Understanding disproportionality: exploring cultural competency and racial bias among child welfare workers in San Joaquin County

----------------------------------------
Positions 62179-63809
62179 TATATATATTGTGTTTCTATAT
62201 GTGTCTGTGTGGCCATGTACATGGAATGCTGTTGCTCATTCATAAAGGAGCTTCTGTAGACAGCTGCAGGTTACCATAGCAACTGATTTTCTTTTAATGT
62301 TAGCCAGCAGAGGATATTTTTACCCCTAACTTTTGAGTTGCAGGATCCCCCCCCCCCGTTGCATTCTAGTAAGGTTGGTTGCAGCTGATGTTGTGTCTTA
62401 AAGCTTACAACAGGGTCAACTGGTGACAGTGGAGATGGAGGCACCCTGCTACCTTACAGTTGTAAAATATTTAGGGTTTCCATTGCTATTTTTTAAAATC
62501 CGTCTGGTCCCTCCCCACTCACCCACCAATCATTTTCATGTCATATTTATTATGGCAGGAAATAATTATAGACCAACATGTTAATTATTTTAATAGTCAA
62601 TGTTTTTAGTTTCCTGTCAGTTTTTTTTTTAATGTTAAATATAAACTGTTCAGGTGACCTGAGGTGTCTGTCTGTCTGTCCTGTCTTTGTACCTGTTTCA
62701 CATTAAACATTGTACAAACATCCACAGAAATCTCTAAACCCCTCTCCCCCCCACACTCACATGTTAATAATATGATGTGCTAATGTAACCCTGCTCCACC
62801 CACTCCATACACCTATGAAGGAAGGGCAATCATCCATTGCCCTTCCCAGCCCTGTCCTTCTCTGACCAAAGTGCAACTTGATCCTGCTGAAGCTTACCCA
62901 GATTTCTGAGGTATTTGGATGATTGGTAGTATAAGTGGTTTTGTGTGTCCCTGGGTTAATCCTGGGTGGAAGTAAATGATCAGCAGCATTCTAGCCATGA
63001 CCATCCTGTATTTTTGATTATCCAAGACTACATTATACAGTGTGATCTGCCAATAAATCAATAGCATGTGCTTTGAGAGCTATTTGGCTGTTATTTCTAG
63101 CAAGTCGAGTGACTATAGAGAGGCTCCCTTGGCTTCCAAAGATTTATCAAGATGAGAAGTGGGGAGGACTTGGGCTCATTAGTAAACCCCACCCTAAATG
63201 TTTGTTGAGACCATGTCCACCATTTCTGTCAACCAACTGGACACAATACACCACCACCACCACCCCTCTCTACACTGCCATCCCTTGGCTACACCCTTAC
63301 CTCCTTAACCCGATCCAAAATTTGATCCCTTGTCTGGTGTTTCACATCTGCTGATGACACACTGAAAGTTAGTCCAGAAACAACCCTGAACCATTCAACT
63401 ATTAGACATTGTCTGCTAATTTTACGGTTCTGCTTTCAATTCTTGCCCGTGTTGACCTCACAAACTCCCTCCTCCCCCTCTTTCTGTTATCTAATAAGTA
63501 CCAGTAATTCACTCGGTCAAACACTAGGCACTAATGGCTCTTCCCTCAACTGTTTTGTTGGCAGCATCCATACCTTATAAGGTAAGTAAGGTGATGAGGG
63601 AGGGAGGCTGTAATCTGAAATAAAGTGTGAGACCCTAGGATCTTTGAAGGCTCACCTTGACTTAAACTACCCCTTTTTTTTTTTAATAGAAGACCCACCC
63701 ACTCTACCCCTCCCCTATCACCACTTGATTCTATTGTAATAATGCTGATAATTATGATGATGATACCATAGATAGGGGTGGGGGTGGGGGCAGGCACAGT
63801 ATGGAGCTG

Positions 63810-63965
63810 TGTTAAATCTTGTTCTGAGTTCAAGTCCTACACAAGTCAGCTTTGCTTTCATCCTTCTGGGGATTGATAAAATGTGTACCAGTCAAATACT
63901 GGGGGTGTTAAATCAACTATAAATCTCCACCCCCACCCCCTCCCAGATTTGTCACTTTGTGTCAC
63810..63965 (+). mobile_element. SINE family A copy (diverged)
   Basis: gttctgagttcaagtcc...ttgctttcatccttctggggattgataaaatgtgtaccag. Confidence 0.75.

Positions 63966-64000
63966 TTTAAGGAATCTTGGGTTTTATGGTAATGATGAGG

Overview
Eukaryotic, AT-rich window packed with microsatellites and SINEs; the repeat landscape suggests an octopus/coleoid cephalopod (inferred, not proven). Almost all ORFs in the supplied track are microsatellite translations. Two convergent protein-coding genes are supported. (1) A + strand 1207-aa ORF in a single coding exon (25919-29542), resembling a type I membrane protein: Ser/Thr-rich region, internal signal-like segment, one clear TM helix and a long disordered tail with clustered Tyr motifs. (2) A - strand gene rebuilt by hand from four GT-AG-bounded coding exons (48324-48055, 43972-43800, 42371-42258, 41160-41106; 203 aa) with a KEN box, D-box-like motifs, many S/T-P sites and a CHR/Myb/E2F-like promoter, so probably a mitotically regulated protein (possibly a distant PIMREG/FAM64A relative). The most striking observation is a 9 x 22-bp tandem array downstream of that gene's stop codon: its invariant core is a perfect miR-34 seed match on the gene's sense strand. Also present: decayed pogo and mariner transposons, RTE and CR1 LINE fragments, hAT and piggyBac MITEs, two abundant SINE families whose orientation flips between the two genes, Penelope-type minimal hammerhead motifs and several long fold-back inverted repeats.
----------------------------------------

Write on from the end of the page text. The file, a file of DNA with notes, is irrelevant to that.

Disproportionality is complicated; however, it is imperative that the social work community thoroughly investigate all possible causes. This researcher surveyed the worker’ self- evaluation of their cultural awareness and racial bias concerning Black families. The study utilized three hypothetical case vignettes in which the researcher asked participants how they would respond to each case. Each case vignette included a series of scenarios that contained certain risk predictors. Black children are often removed from their homes at a higher rate due to the perception of higher maltreatment (Roberts, 2002). Demographic information was examined and used to see if there were any variation of cultural competency or practice depending on the social worker’s background, experience, licensure, and degree. The researcher found the majority of participants rated themselves high in cultural competency. Most perceive they do not have racial biases towards Blacks and their families, yet overall many presented biases based on extended family support and age. Participants’ demographic information did not show any variation in decision making. Most participants were likely to make the referral substantiated when any type of drug was apparent in the scenario. Data from those workers who participated in the study were analyzed and discussed and given to the division chief over the San Joaquin County Disproportionality Committee.